Fastest For 48

Published: 8/10/2016 2:35:49 PM
Modified: 9/1/2014 12:00:00 AM
Lebanon — Orford hiker Andrew Thompson normally has no problems falling asleep, but on July 6 he uncharacteristically tossed and turned through the night. Too bad for Thompson, because he wouldn’t be getting much sleep at all over the next 3½ days.

The 38-year-old former Appalachian Trail through-hike speed record holder now has a new mark to crow about, having climbed all 48 of the 4,000-foot peaks in New Hampshire in a mere 3 days, 14 hours, 59 minutes from July 7-10. The excursion broke Vermont resident Tim Seaver’s previous 11-year-old record by 52 minutes.

Thompson, a respiratory therapist who’s lived in New Hampshire since fifth grade, had a hankering to do something special — and extreme, and fast — this summer. He’d been contemplating a speed-record attempt of the Granite State’s 4,000-footers since even before Seaver set his mark in 2002.

Thompson first set his sights on the Appalachian Trail, the 2,200-mile national scenic route extending from Georgia to northern Maine. He failed twice on south-to-north attempts before reversing direction and setting the record in 2005, covering its entire length in just 47 days, 13 hours. That mark stood until 2011, when North Carolina’s Jennifer Phar Davis completed it in 46:11:20.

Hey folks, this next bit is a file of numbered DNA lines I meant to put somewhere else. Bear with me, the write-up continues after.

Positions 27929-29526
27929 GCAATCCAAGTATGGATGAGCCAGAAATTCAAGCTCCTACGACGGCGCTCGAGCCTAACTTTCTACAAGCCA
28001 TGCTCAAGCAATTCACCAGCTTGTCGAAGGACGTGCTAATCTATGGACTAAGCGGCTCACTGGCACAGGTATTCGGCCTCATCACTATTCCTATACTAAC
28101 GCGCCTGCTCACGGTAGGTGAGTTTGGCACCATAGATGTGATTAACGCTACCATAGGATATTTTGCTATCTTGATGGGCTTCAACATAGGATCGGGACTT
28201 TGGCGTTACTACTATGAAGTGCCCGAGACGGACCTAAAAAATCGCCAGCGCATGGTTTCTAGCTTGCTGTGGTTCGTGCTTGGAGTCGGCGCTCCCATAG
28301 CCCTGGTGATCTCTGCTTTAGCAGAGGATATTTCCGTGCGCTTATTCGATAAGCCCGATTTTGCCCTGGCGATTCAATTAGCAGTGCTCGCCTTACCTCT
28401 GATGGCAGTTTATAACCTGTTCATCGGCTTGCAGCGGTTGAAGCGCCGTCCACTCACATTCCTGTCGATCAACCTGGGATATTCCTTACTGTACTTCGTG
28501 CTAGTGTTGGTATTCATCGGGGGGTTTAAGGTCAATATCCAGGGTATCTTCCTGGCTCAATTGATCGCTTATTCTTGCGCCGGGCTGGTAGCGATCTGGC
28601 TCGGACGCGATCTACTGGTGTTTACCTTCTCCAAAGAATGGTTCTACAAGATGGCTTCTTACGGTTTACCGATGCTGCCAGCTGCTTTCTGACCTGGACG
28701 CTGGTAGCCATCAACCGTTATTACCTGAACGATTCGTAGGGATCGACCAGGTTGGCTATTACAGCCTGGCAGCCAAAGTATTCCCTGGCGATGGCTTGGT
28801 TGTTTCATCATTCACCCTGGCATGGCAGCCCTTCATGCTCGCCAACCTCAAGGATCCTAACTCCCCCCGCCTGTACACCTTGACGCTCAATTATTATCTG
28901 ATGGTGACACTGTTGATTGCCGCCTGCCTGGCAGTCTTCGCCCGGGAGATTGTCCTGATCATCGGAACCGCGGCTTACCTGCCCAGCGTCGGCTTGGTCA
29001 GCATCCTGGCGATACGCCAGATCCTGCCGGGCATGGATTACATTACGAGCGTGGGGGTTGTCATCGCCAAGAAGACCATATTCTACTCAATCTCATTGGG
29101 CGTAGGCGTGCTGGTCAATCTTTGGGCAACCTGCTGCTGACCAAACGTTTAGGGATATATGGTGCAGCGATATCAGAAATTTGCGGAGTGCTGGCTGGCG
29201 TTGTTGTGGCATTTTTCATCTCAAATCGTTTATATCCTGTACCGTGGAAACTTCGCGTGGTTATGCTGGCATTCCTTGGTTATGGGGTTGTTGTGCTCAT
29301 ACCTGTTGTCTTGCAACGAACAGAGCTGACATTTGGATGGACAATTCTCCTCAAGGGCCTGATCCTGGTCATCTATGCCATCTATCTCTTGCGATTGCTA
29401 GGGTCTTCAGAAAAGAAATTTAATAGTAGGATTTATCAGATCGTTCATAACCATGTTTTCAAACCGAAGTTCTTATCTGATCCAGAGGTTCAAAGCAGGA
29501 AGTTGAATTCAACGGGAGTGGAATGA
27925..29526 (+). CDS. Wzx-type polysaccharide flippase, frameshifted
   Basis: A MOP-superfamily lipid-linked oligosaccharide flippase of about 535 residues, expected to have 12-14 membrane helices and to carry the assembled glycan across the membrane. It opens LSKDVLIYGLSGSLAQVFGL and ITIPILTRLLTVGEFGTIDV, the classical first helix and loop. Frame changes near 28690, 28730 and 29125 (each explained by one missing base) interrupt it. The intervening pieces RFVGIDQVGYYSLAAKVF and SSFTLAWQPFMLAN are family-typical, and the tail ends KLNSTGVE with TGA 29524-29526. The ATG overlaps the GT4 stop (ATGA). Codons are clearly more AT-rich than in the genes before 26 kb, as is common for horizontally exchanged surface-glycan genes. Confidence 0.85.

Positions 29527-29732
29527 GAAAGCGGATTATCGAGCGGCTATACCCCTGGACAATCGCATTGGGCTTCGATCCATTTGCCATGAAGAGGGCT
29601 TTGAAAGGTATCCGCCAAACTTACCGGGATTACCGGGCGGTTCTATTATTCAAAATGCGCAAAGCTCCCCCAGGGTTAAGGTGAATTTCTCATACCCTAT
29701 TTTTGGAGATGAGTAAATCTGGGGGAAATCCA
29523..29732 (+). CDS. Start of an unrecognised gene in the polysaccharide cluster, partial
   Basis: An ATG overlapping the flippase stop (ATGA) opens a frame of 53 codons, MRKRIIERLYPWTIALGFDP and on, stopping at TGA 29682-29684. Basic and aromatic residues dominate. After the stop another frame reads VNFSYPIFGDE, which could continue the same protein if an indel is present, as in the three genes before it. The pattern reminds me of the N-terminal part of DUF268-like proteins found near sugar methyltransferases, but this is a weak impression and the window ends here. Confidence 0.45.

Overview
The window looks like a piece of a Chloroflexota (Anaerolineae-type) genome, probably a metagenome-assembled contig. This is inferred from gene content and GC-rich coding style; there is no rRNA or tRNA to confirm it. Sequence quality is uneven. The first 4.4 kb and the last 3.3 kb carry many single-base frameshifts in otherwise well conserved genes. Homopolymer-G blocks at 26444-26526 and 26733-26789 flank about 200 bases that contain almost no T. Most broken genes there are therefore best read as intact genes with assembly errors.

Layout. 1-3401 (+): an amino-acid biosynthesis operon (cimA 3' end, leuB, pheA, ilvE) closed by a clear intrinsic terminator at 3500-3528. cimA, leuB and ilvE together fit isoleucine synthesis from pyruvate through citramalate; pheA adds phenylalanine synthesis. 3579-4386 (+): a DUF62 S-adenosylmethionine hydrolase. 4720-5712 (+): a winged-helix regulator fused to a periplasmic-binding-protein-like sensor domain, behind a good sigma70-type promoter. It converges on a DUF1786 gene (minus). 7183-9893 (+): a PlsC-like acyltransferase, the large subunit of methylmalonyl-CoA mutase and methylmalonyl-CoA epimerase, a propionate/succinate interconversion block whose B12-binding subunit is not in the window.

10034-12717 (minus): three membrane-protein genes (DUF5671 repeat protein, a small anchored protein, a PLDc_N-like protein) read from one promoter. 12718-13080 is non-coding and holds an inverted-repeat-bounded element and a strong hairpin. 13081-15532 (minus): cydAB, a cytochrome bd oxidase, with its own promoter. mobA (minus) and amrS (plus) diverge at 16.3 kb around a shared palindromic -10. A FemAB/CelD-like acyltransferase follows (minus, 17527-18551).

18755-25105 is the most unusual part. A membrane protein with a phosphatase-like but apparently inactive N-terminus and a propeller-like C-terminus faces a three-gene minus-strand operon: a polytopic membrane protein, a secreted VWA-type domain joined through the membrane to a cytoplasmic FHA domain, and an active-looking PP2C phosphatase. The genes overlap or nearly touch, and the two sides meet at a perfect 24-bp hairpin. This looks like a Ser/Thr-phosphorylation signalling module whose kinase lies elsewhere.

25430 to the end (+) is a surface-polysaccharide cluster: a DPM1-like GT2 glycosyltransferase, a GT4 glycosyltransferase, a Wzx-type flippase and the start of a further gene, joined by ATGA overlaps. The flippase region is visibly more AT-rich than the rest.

By then, Thompson had moved on to pursue the Barkley Marathon, a 100-mile wilderness race featuring more than 59,000 feet of vertical climb. Thompson is one of only 14 people to ever finish the 28-year-old race under its cutoff time of 60 hours, having completed it in 57:37 five years ago.

“I hadn’t really done anything substantial since then, and the 4,000-footers are something that had been on my radar for a while,” the 6-foot-2, 180-pound Thompson said during a recent lunch break at Dartmouth-Hitchcock Medical Center. “I’d been waiting for the right time, and this summer happened to be it. I have a 2-year-old son (Ollie) and had another one on the way (Jack, born July 26) and I needed something to hang my hat on. This was something I could do that’s basically in my backyard. I could leave and be back three days later.”

Thompson summoned three of his best friends for a support group that took turns climbing sections with him, carrying his provisions while on the trail and driving Thompson point to point.

“There was no map-reading or anything like that, just a brain dead hiker and his crew,” said Thompson, who covered about 66,000 feet of vertical climb and nearly 200 miles during the mission. “Other than a bottle of water in my right hand, the only thing I carried the whole time was my cellphone on the final ascent, so I could take pictures.”

Thompson wisely tackled the most daunting climbs first, beginning with Cannon Mountain at 5 a.m. on July 7 and continuing through the Franconia Notch region and Presidential peaks over the first two days. Moving as quickly as possible while conserving some energy for the stretch run, Thomson encountered plenty of wet weather while struggling to stay strong and sturdy.

“A 40 percent (chance of precipitation) is the baseline in the White Mountains, and I definitely had my fair share of rain,” said Thompson. “There was some wet footing, and the biggest challenge there is just keeping your feet intact. It’s a constant challenge because you’re going over rocks, through wet, boggy areas, dealing with clusters of roots, going up and down ledges. It’s 200 miles of constant reeling.”